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late luteal/~arly folli='lar phase increase ~ Huron F5H csrKY3ntrations has been proposed as the determinant of folli~1ogenes~s for the next ovulation (2~. moughFsH accretion during this interval to critics?` for normal folliculogenesis culminating in ovulation and normal lethal function, the specific increase in FSH which occurs during this transition from one cycle to another is not essential. Such a r.?~- dces not OrCU' prior to the first ovulatory cycle bullring sexual maturation, the first ovulatory cycle FxY~3xtrtum, nor during the folli~ar phase following repeated follicular destructions by cautery (9~. Thus, this elevation of ASH secretion ~ not essential for normal folli~llogenes~s culminating in ovulation. However, some degree of FSH secretion during this interval [c c~iti~1 for noun folli~llogenes=. Both inadequate ad Cod lueeal Cases have been described as spontaneously occurring In macaques (10~. E~bly, these luteal dysfunctions reflect aberrant folliallogenesis (111. In monkeys having these spontaneous luteal defects, FSH ~ntrati~s in the early folli=~lar Erase are below ache normal rare. Coveys treaty during the first week of the Dual Die with porcine folli~1ar fluid had a transient inhibition of ASH Otis; adulation was followed by aberrant lineal function, Ably induced by the Greasy AH concentrations In the early follic~1ar phase (12~. Thus, during the interval of normally elevate ~ I sea ration in the transition from one cycle to the next, FSH plays a significant role in the maturation of the developing follicle, but the elevation in FSH concentrations is not essential. Ovarian Stimulation Any treatment regimen designed to induce multiple follicular development most override a physiologic system operating to permit only a single follicle to mature to copulation. thus, taint Nat be initiated prior to the e~rgerxx of the danirent follicle. Additionally, the stimulation must not only pate follicular clevelc~ hat At also pride for normal devel~nt of granulosa arm ~ cells so that 1~ faction Is normal. E = r gonadotropic preparations in c ~ ination with Han * =rionic gc~LkJtno pin are each successful in inducing multiple folli='lar development: human menopausal gonadotropin (UPS Figure 2; 13), human follicle stimulating hormone (l4), pregnant mare's serum gYxeKkstrqpin (15), and porcine ESH (16~. Treatment with the=- gonadotropin preparations in combination with hog results in multiple follicular develc~nt and Adaption of meiosis ~t the Ocher. OF - #; may be aspirated fmn the follicles prior to 36 ham; post hoe or flub fed the soviet after 36 hairs; ~t ha; treatment. Ocx~e maturatic~ variable err] will range freon indenture (phrase I) Ash mature (database IT). Ye hot is typically a~inist~ after An estradiol corm ntratic~ns have achier at last 600 pg/ml. Rehash folli~lar development and oocyte maturation occurs with there treatment regimens, luteal function is not the same as in normal nY~s:rua1 cycles. PP-~U=- of the multiple folli=~1ar develcpment and correspondingly inr~1#lsed amount _ l] 9 _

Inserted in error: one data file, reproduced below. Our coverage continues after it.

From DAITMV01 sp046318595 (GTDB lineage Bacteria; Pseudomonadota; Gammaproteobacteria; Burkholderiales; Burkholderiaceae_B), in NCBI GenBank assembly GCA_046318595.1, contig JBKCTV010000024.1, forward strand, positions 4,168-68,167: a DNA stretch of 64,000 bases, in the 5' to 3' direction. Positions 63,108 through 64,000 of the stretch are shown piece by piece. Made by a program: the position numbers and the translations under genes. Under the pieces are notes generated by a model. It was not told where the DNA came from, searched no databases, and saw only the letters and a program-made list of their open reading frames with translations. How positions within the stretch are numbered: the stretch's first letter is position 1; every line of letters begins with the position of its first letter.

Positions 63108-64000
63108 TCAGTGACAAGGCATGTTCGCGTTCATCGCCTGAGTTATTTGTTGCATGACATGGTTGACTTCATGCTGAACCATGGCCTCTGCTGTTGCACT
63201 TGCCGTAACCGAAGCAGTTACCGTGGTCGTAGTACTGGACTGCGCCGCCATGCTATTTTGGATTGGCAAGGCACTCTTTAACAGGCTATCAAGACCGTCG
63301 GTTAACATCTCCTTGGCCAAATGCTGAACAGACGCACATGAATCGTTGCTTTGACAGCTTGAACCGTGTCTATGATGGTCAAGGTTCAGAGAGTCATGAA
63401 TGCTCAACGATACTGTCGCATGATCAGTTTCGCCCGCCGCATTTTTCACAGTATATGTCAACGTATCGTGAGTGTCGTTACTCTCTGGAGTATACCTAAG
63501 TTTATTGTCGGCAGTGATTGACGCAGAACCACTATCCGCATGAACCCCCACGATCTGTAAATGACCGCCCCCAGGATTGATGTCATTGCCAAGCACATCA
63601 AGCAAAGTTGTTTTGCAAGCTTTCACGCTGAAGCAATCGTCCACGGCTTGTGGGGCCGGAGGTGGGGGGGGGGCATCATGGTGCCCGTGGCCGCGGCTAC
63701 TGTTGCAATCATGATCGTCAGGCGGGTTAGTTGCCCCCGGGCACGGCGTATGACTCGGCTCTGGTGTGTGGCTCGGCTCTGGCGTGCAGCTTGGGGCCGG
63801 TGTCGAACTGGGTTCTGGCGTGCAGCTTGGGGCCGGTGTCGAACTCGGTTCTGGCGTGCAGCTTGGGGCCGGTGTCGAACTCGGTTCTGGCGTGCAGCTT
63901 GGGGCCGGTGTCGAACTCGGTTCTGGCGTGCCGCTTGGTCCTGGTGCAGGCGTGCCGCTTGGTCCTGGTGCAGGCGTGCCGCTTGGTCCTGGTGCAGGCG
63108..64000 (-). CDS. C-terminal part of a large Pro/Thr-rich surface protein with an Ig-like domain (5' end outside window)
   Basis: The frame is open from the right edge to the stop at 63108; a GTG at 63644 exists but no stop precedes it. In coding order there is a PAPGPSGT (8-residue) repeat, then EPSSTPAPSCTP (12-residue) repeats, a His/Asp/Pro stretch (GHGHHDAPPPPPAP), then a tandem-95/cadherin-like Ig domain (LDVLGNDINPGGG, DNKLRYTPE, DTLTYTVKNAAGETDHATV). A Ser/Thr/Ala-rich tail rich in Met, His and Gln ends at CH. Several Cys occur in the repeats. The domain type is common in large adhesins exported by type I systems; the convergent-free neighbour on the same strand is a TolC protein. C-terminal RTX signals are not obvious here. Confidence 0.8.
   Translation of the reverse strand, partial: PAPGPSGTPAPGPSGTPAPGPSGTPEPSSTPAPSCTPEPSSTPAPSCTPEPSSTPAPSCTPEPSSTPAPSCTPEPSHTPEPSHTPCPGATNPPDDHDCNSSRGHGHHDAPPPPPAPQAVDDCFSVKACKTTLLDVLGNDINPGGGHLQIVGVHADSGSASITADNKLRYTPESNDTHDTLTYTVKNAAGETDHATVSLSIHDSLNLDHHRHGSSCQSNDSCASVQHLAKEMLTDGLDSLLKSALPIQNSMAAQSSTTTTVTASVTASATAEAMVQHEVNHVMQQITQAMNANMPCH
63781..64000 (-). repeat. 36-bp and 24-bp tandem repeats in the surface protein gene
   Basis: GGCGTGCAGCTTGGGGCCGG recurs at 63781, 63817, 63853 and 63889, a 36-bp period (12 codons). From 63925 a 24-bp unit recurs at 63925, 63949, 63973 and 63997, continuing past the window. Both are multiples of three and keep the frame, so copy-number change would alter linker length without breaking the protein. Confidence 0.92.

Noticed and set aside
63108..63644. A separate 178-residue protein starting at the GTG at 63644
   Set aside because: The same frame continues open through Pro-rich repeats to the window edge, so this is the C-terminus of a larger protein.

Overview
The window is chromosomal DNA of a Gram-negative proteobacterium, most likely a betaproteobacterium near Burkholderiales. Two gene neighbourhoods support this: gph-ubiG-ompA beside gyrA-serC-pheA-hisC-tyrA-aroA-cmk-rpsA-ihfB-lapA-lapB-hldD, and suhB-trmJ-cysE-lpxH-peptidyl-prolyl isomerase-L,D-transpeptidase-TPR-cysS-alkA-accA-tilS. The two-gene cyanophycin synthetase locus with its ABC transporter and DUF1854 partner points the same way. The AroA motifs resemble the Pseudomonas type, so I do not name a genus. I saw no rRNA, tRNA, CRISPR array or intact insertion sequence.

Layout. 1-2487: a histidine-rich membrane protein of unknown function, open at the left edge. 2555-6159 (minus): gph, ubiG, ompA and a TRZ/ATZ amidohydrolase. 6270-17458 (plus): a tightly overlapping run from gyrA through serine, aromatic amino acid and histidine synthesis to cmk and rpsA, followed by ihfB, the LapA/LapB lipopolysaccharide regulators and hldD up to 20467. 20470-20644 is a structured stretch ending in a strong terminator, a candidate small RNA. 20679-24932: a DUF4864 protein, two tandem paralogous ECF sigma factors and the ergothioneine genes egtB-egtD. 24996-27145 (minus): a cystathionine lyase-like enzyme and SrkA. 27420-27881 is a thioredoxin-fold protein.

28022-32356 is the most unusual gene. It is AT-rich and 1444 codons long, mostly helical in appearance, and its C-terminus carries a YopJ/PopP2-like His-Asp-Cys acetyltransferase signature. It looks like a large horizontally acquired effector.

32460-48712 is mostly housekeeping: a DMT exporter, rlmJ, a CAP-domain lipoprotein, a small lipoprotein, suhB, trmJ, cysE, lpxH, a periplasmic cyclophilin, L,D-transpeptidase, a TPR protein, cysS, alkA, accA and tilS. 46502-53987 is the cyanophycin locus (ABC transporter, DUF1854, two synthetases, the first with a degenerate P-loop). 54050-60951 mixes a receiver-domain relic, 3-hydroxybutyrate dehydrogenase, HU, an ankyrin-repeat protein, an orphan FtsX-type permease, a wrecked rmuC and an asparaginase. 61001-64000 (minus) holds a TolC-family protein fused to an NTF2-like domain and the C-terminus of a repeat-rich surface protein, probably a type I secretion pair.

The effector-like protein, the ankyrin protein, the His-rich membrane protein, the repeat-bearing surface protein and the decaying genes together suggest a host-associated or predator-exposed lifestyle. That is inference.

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of lute1 tissue following hCG treatment, pmg~tercrm Ratio are markedly greasy ~ the luteal phase of slime cycles relative t:o Be It's pycle (13~. Hover, despite ideas Procter Sties, the faction of the luteal tissue is diminish relative to normal t;=C~e. Following gonadotrc~i~ir~u~ ovarian st;~1atic~, ~ bit sites arx] IlI-bi=li~ site coupling to ache adenylate ~:la~ in are ~ (17~. lYpi~ly, Pugh net uniformly, 1H surges do no: for tin fin stimulated cycles, despite serum Rations of estradiol nonna1ly ass aviated with the irruption of IRISH surges. Scantly, ir~ibi1:ory products of the stimulated follicles block Be iti~f~c3: action of estradiol on I~/FSH sedation (18~. Be ovarian factor which blocks the positive f~ck action of estradiol has been refeed to as gonaclotr~p=-surg~ir~ibitir~ factor (GnSIF); whether GnSIF activity is due ~ a ~ clistinct freon Irvin remains to be detail (19~. : A proportion of mar~ceys treated with exagerx~us gonadotr~ins do have a spas If surge in rinse Deco ache rewire elevation of estractiol. Since Be ire reasing estrogen oorx~trations are due to Be collective production of estrogens, by a multitude of follicles, the degree of folli~lar maturation which has normally Purrs when ~=itive~ f~= occurs In the spontaneous cycles has not yet ~ ~ Prey stiumlated folliculogenesis. thus, when a spontaneous gonadatrop~n surge cars in a gonadotropin stimulated monkey, the surge is not Raze to folliallar maturation, resulting in premature luteinization of the gravelly with atter~nt inrush progesterone production (13~. me pr~ials station of pmgesterc)r~e pracl~: normal follim~1ar Veldt arm Ante maturation. Even among those subjects which do not have a premature Ill surge, there ~ a hetemgeT~s follim,Qar response to gonad~ropic stagnation. Typically' bash on estrogen rinse to gonadotmpic Estimation, the females have ret~:tively bad classified as "low", 'Sian" and 'high" rq~rs to gonadc~ic stimulation (20) . No Ethos has Ben developed for predicting the z~nse of a given subject to goradc~tr - ~ treatment. Be latter two problems (i.e., premature If surge and heter~s response to gc~nadatropins) can be ameliorated by adjuncti~re ~ era ~ with a gonadoLr~vin releasing hormone (GnRH) analog for the inhibition of endogenous gonadotrop ~ secretion (20). Agonists of GnEH, t initially pealing pituitary gonadakropin secretion will induce ~down-regulation" of pituitary function and inhibition of gonadotropin rep when administerel at a sufficient frequency and duration. Without the initial stipulatory phase, GnRH antagonists will imrPAR~t~ly inhibit gonadotrop ~ secretion. Simultaneous treatment with GnRH antagonist and exogenous gonadotropin will prevent the premature OH surge and will increase the response to exogenous gonadotropin. The estradiol response of 'tedium responders" Hal been observed to be greater with adjunctive antagonist treatment than without such treatment. - 120 -